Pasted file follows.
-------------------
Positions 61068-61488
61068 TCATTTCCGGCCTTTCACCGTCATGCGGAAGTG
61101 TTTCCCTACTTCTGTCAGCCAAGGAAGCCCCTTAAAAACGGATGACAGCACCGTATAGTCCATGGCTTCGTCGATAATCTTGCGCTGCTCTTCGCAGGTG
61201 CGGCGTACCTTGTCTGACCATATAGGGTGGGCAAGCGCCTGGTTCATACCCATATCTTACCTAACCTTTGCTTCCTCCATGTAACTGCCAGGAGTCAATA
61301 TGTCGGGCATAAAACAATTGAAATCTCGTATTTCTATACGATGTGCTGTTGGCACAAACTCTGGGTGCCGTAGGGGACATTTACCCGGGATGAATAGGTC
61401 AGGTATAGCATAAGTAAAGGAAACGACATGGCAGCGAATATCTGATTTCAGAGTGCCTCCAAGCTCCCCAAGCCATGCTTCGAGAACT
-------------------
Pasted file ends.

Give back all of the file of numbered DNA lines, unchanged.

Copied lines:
Positions 61068-61488
61068 TCATTTCCGGCCTTTCACCGTCATGCGGAAGTG
61101 TTTCCCTACTTCTGTCAGCCAAGGAAGCCCCTTAAAAACGGATGACAGCACCGTATAGTCCATGGCTTCGTCGATAATCTTGCGCTGCTCTTCGCAGGTG
61201 CGGCGTACCTTGTCTGACCATATAGGGTGGGCAAGCGCCTGGTTCATACCCATATCTTACCTAACCTTTGCTTCCTCCATGTAACTGCCAGGAGTCAATA
61301 TGTCGGGCATAAAACAATTGAAATCTCGTATTTCTATACGATGTGCTGTTGGCACAAACTCTGGGTGCCGTAGGGGACATTTACCCGGGATGAATAGGTC
61401 AGGTATAGCATAAGTAAAGGAAACGACATGGCAGCGAATATCTGATTTCAGAGTGCCTCCAAGCTCCCCAAGCCATGCTTCGAGAACT